Manhattan airport

An idea so comically bad, one suspects it is an elaborate (and not especially amusing) bit of satire: turning Manhattan’s Central Park into an airport.

Firstly, the last thing the world needs is more airports. We need to be aggressively cutting our greenhouse gas emissions, not building infrastructure that will encourage more.

Secondly, the supporters of the project who describe Central Park as an “underutilized asset,” “relic,” and part of a “vestigial prewar cityscape” are probably not speaking for most New Yorkers. Land that has been set aside for green space is precious stuff. Quite probably, people in the megacities of the future will regret that nobody in the past gave up some development opportunities to give them the equivalent of New York’s Central Park, or Vancouver’s Stanley Park.

Thirdly, there is the matter of the noise that aircraft landing and taking off would produce. The design for the airport shows two runways going north-south along the eastern edge of the former park. That wold mean having planes approaching and leaving over areas of dense high-rise development.

Fourthly, there is the seriousness that a crash would have, if it took place in such a densely packed place.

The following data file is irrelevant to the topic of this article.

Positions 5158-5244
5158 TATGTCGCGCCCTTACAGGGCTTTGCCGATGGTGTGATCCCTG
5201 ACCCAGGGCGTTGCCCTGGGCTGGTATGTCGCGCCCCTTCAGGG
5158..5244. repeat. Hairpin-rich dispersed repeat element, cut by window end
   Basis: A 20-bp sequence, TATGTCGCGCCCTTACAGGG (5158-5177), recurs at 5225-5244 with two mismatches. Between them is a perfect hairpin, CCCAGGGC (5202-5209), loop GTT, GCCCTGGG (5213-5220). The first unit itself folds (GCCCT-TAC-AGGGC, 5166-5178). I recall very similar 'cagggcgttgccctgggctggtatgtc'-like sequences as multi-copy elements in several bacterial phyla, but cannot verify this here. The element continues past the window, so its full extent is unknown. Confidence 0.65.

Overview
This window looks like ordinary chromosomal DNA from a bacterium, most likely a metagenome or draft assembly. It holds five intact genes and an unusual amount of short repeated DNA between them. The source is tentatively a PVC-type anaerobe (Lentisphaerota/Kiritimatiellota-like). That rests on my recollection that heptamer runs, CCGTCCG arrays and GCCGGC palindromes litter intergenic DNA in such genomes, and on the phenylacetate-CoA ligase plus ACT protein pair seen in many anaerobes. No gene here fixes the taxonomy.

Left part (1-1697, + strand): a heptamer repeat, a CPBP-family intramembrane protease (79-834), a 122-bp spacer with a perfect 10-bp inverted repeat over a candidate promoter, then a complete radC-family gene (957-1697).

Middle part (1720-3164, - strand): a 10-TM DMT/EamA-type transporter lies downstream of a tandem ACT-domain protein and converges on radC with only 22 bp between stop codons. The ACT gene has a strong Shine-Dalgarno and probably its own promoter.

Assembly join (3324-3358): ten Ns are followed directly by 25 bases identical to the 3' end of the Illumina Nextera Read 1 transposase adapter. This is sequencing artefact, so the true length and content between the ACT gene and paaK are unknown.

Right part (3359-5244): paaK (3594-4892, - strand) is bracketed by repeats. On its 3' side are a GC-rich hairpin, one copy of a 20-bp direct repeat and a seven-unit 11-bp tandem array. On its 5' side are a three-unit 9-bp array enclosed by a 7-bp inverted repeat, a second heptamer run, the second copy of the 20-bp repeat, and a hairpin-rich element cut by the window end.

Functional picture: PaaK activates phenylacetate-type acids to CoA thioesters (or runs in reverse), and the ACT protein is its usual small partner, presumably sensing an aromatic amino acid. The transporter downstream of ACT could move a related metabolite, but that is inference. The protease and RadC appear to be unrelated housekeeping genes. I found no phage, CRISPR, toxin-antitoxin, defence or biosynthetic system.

Fifthly, there is the air pollution that results from jet exhaust. Increasing the level of criteria air contaminants like sulfur oxides (SOx), nitrogen oxides (NOx), particulate matter (PM), carbon monoxide (CO), lead (Pb), and ground-level ozone (O3) isn’t a great idea in such a densely populated area.

I doubt the scheme has the slightest chance of success, but it is still disquieting that there are people out there so hell-bent on development that they would consider and propose such a thing, then produce a slick website which includes the laughable assertion that environmentalists are ‘rallying in support” of the plan, because it will employ’ active prevention bird strike programs.’ Absurd.

Author: Milan

In the spring of 2005, I graduated from the University of British Columbia with a degree in International Relations and a general focus in the area of environmental politics. In the fall of 2005, I began reading for an M.Phil in IR at Wadham College, Oxford. Outside school, I am very interested in photography, writing, and the outdoors. I am writing this blog to keep in touch with friends and family around the world, provide a more personal view of graduate student life in Oxford, and pass on some lessons I've learned here.

4 thoughts on “Manhattan airport”

  1. It is also cited in Wikipedia as a hoax.. Though, the group hasn’t admitted that it is.

    They may be the Colbert of the development industry.

  2. I felt it was immediately obvious that it was a hoax. Anyone seriously in favour of such a project would use more careful, less inflammatory language to put it forward.

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